It could be assumed that a recent EU Commission report, which confirmed that conventional cage systems for layers will be banned in 2012, would allow producers the chance to focus on meeting the new regulations.
Instead, the move has caused yet more disruption in the industry, with opinion divided over whether a derogation will be issued as the deadline draws nearer.
An EU-wide ban on conventional cages from 1 January 2012 will leave egg producers with two choices: They can either opt for non-cage systems or install enriched cages, which offer greater space, as well as nesting and scratching areas and perches.
Noble Foods’ Andrew Joret points out that there are around 400m hens in the EU 27, with some 80% currently in cage systems. Birds in fully enriched cages are in the minority, which means that more than three-quarters of the total EU laying flock will need to be re-housed within the next four years.
“This is clearly impossible,” says Mr Joret, who is also deputy chairman of the British Egg Industry Council. “I suspect that come 2011, half the EU flock will still be in systems about to be outlawed.”
He cites several reasons for his conviction that decision-makers will announce a derogation.
Meanwhile, Noble Foods plans to continue its policy of spreading risk, by adopting a range of systems for the flocks under its management. These include standard cages, enriched cages, free range, barn and organic.
“There is too little time and too little money available for all producers to comply. Even if it only cost £10 per bird place to convert to enriched cages, it would add up to billions of pounds across the whole of the EU. Another issue is that we don’t have adequate cage manufacturing or installation capacity.”
Mr Joret predicts a similar outcome to events in Sweden, when the country’s politicians took an abrupt about-turn as their cage ban deadline loomed in 2000. By 1999, it was obvious that many Swedish flocks could not meet the requirements. Faced with the prospect of allowing the country to be flooded with imports from caged flocks abroad, ministers ordered vets to visit farms and issue time-limited exemptions where they found caged birds being managed to a high standard.
The marketplace will ultimately decide how eggs are produced in the future, concludes Mr Joret.
“The big question is where is the ‘value egg’ of the future going to come from? Welfare lobbyists are promoting barn and free-range systems, not enriched cages.”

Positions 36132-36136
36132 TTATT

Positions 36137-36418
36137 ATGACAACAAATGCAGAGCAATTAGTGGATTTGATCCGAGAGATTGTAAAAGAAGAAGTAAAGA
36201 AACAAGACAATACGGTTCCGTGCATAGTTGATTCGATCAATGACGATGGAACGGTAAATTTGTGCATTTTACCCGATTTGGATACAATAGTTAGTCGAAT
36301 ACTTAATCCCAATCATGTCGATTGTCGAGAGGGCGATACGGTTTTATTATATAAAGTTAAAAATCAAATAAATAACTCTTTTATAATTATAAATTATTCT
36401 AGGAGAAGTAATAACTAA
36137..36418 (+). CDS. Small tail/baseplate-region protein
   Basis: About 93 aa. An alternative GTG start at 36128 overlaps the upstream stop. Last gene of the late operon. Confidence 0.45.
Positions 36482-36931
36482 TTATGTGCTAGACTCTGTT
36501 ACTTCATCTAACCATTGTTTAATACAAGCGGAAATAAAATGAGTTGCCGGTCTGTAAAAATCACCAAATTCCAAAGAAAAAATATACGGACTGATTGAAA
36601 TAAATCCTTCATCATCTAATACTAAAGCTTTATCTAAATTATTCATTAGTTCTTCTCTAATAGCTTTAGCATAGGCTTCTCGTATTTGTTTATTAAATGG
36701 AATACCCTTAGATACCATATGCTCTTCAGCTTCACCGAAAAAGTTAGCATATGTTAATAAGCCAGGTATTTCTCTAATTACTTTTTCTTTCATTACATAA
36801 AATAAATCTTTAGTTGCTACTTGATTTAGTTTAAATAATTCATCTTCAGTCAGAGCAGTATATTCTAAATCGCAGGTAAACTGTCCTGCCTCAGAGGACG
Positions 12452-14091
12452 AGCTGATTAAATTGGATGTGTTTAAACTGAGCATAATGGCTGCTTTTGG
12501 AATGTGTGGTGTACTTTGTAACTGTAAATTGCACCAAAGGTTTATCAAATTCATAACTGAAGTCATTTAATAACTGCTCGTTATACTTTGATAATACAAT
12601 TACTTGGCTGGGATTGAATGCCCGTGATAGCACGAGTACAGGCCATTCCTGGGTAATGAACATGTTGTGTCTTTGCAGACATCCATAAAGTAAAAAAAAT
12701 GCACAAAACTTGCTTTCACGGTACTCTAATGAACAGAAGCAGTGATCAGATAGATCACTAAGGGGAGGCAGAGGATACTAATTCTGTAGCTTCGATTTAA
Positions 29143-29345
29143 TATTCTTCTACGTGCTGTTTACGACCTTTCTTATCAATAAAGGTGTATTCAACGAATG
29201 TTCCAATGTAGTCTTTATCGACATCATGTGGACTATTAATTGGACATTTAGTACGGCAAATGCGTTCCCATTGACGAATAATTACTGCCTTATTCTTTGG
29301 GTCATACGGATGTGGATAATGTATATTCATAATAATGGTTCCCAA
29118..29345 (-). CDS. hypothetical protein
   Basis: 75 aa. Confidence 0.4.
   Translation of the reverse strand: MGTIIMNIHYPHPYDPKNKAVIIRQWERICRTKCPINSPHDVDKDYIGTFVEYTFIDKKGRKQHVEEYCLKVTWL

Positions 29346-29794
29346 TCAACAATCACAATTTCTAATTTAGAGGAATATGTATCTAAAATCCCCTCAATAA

In an official statement, the NFU has commented that a ban on battery cage egg production will be “worse than useless,” if the same standards are not applied to imports.
NFU chief poultry adviser Rob Newbery is disappointed about the Commission’s 18-month delay in publishing its report, but thinks it unlikely that a derogation will be issued. However the situation has left UK producers in a state of limbo, with many believing that the introductory date could be put off until as late as 2017.
Conversion by 2012?
“Some member states will struggle to meet the demands of the ruling. Countries like Spain have so many producers using cages, it’s difficult to see how they can all convert by 2012,” says Mr Newbery.
“In other member states, such as Bulgaria, producers may not be able to afford the conversion – their priority is to produce eggs as cheaply as possible.”
He expects that politicians will be reluctant to risk their credibility by prolonging cage use. Therefore, the NFU is recommending that its members prepare to install enriched cages. Future lobbying will focus on marketing strategies.
“We want DEFRA to guarantee a ban on imported eggs produced using standards that would be illegal in this country.
“At the very least, we need to come up with a marketing plan to make consumers aware of the differences between eggs from caged birds and eggs from birds in enriched cages. That might be achieved using an egg stamp. Either all member states should have sufficient time to convert, or marketing legislation should make competition fair,” says Mr Newbery.